Kristin Lim

Throughout the years I have witnessed how strong culture can create communities that prioritizes the group over the individual.


As an Asian American growing up in Hawaii I was not a minority. In fact, about 37% of Hawaii’s population is Asian. Hawaii is also the state with the largest proportion of multiracial Americans which contributes to the State’s diverse culture and traditions. When I was 12 years old I learned that my father, a driven businessman, made a conscious decision to stay in Hawaii despite receiving career opportunities in the mainland US because he wanted to raise his kids in a place where Asians were not a minority. This has stuck with me and has been foundational as I think about my own plans for my future family. Because of my parents decision to stay in Hawaii, I never really had to think twice about the color of my skin or my race. As part of the majority, I was always accepted.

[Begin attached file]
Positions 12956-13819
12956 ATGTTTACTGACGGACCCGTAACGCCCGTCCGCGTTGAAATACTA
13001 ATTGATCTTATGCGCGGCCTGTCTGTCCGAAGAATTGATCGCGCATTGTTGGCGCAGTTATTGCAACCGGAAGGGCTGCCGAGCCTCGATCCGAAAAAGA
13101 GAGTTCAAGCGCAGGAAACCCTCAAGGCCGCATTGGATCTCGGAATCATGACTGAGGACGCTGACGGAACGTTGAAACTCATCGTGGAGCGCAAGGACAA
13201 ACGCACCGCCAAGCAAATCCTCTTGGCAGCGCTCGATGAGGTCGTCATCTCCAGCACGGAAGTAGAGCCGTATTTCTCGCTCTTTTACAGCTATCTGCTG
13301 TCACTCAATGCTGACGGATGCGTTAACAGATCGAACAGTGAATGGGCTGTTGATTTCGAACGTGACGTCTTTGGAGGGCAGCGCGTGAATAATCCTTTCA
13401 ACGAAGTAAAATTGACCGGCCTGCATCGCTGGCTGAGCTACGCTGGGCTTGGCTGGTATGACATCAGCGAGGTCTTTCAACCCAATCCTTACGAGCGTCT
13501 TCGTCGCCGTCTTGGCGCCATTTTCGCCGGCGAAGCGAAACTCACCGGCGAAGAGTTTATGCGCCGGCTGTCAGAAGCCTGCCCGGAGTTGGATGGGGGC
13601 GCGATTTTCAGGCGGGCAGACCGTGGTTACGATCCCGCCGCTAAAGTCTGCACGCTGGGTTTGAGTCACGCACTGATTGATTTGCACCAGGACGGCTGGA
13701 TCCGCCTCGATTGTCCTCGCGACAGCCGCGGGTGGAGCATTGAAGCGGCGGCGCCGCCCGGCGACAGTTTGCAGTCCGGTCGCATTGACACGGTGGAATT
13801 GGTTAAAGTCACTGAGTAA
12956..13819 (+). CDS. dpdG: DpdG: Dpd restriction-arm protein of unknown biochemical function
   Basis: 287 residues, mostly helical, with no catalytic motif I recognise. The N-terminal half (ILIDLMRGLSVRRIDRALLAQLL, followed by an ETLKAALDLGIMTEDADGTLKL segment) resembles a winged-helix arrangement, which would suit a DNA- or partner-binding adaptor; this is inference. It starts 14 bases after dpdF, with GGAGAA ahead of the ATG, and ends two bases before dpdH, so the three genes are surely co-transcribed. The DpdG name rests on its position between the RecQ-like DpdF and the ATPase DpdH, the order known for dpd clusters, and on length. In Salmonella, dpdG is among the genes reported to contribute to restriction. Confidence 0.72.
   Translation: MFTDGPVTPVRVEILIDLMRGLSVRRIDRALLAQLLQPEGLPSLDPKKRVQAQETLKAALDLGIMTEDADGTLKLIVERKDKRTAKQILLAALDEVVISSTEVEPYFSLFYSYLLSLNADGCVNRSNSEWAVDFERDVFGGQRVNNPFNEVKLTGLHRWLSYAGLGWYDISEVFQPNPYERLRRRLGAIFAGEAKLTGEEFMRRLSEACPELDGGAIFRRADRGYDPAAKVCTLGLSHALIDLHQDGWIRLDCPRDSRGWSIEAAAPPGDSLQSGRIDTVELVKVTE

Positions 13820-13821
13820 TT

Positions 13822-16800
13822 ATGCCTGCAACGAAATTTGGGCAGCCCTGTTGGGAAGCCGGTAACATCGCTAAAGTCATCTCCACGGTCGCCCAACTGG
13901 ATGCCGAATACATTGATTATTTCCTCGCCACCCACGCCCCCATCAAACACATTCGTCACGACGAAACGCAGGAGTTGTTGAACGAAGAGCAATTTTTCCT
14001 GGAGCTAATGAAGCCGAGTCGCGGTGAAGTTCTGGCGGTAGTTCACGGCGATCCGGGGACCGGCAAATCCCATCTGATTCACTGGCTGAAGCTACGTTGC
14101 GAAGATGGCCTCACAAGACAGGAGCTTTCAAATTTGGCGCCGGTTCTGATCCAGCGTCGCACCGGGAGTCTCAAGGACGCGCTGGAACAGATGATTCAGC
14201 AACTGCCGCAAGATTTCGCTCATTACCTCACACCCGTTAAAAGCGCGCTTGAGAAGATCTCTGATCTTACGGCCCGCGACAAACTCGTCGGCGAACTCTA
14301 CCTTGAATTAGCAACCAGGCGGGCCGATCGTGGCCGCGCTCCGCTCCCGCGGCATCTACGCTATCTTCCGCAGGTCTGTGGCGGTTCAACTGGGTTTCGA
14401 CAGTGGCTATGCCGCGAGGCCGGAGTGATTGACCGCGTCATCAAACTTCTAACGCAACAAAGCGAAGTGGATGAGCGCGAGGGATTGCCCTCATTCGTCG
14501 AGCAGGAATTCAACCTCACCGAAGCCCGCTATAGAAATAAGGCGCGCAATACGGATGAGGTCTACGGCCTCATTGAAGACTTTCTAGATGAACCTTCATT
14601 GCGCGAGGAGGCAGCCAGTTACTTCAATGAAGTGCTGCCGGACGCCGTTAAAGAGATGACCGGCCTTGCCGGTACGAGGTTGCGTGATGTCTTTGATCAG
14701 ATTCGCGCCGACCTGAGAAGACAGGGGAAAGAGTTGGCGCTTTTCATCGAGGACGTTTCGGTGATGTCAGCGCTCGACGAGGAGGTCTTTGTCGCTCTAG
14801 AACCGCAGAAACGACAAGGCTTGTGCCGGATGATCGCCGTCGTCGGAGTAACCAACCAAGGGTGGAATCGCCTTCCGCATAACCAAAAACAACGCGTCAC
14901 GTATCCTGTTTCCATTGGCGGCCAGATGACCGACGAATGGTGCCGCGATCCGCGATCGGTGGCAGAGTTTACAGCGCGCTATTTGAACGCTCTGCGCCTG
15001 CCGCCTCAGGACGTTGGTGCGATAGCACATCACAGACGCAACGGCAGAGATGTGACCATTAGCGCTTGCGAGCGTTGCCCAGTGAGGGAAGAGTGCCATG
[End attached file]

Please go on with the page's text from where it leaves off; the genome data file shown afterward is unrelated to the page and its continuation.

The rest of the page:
When I meet people for the first time they often have a hard time determining my background and ethnicity. On one hand, I am a fourth generation Asian American from Hawaii, my parents speak perfect english, and being Japanese / Korean means I know how to order the best sushi at a restaurant and how to pronounce “udon” or “tempua” correctly. On the other hand, I have to constantly explain to people that although I was born and raised in Hawaii, I am not truly “Hawaiian”. Being from Hawaii does not necessarily make you “Hawaiian”. I am a “local” girl, which means that I take my shoes off when I enter someone’s home, I know the hidden beaches and restaurants around Hawaii, and I call my friends parents “Aunty” and “Uncle”. Unlike many Asian Americans I do not affiliate with my ethnic background but rather with the place where I grew up which has truly shaped who I am.